A few months ago, after reading that absolutely everything can be fermented, I thought to myself:
what if I made sauerkraut with Brussels sprouts instead of white and red cabbage?
It was the perfect season, and I live in Brussels, so it seemed like a must!
When I discovered the result, it was surprisingly good! In fact, it tasted just like regular sauerkraut (traditional fermented cabbage), with a tiny hint of bitterness. I was expecting it to taste “too much” like Brussels sprouts, but it didn’t!
Every time I open one of my jars and it fizzes, I’m thankful for having given life. This may sound like an overly spiritual statement, but fermentation is about dealing with living things. It’s putting energy into little jars and being ready to be surprised by their reaction. When it fizzes, it means that there has been a lot of life and activity inside that little jar during its two weeks of fermentation. I love it.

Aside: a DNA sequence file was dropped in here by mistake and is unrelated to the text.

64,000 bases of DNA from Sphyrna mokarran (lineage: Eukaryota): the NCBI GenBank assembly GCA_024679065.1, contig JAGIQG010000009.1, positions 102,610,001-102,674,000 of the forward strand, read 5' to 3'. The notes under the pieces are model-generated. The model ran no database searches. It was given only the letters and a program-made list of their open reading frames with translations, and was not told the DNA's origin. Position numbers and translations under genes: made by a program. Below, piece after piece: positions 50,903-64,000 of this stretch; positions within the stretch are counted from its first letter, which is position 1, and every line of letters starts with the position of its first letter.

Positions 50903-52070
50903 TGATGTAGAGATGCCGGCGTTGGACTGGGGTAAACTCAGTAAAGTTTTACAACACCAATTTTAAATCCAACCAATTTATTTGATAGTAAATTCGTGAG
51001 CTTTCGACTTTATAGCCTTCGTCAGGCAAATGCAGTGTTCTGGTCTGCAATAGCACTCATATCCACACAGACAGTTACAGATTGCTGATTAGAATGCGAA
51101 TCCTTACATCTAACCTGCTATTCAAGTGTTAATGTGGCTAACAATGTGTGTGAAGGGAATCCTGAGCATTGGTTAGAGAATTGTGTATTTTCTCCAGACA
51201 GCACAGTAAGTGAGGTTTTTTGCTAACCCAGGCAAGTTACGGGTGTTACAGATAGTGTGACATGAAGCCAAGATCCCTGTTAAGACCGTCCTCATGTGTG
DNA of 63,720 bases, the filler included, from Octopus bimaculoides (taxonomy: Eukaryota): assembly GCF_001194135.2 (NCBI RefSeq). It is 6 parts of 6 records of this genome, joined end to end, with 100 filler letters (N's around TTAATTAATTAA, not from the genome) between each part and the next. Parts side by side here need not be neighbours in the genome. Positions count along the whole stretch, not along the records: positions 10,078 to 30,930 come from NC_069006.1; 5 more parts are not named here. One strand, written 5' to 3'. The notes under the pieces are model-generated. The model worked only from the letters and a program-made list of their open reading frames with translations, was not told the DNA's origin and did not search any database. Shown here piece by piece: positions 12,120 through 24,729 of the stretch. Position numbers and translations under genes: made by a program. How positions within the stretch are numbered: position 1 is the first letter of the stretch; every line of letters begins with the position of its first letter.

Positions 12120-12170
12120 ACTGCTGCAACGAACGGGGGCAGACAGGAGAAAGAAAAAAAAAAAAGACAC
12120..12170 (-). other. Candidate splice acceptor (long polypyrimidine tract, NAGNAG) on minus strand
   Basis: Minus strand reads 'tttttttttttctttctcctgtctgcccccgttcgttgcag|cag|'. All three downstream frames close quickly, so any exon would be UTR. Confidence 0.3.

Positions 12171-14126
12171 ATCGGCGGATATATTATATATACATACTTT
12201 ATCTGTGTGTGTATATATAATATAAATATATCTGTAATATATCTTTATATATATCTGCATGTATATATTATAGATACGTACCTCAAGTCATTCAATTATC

TIPS FOR FERMENTING:
If you want to start fermenting: don’t wait any longer! If you follow 4 important rules, your little jars will fill you with love!
- Use filtered water. Tap water contains many chemicals that will hinder the process.
- Make a 3% sea salt brine. It is possible to use less salt with some vegetables, but the less salt you use, the more likely it is that fermentation will not occur. So you might open your jar and find mold. To be safe, I almost always use a 3% brine.
Do not use table salt as it is highly processed. Find the least refined products possible – salt should be grey, not white.
- Make sure everything you plan to eat is submerged under the brine. To do this, can use glass or ceramic fermentation weights, large leaves,… but avoid plastic!
- Do not overfill your jar. Leave 4-5 cm from the top of the jar, as the contents will expand! If it doesn’t have enough room, the jar will start leaking and in extreme cases, explode!